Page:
Municipal and other governmental asset managers are not the only ones who leave a legacy of poor coordination. Plants and factories are undersized due to poor demand forecasting. Substations designed for an initial load can’t keep up with the demands of an expanding market and increased production levels that often exceed design levels. Maintainers cannot keep up with breakdowns because no one thought to provide the spares they need. Purchasing departments are a drag on productivity as they follow archaic and cumbersome rules design to ensure that their activities appear to be fair while ignoring the very real demands for expediency. Mines require huge capital investments and their justification often relies on forecasts that will take years to prove as correct. The capital costs are minimized but future maintenance costs are high – a situation that can be avoided.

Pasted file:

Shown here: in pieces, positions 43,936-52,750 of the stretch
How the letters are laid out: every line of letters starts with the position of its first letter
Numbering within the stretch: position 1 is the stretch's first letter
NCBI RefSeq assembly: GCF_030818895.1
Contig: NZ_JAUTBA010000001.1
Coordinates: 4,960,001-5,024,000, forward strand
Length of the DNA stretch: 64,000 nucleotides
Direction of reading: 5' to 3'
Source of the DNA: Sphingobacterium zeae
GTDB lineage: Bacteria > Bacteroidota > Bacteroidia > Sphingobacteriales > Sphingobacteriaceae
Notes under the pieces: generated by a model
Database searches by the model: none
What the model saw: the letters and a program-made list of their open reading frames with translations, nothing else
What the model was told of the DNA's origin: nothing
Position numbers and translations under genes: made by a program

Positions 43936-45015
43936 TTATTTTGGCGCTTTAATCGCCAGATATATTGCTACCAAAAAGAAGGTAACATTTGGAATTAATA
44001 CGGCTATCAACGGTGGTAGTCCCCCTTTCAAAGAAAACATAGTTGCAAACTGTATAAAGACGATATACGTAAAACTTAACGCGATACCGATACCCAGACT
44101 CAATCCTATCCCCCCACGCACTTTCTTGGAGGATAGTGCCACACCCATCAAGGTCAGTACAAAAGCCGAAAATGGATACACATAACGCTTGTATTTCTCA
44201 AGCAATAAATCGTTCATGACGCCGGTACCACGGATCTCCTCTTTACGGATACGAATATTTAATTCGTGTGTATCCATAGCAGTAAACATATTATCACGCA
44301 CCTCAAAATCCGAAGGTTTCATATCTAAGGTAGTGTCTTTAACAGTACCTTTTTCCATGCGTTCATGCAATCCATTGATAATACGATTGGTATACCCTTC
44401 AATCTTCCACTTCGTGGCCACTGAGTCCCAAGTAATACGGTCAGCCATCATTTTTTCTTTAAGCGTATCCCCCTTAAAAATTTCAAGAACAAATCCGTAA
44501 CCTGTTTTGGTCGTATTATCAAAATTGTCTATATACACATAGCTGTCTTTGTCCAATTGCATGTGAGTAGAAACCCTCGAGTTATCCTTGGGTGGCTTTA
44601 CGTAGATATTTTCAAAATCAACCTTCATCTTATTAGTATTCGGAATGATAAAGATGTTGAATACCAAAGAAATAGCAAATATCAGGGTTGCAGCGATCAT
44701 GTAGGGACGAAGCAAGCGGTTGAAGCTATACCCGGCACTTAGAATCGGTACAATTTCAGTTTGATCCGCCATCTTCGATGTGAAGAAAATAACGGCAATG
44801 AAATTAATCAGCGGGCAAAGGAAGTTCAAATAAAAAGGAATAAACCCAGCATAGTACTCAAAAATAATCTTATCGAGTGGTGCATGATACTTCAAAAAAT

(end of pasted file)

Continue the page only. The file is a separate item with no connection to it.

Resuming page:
There is a need to look at the whole picture and manage capital assets as well as the processes needed for management of their life cycle. We need to get beyond the barriers of silo organizations and thinking. Instead of looking at the life cycle cost of an asset we need to look at the life cycle cost of the function it provides.
A good start is to stop thinking of capital projects as providing only a physical product. They provide a function and they must also provide a “support plant” and an “information plant”. Then we must consider that all three of those plants require upkeep and maintenance throughout their useful lives. Our Opex budgeting must allow for all of them, not just the bare bones minimum to fix the physical plant when it breaks. In time, that bare bones minimum will in fact become far more than the minimum you really could get away with paying because you will be doing it all reactively whenever things go wrong. We need to consider replacement costs unless the asset will expire when the need for the functionality disappears.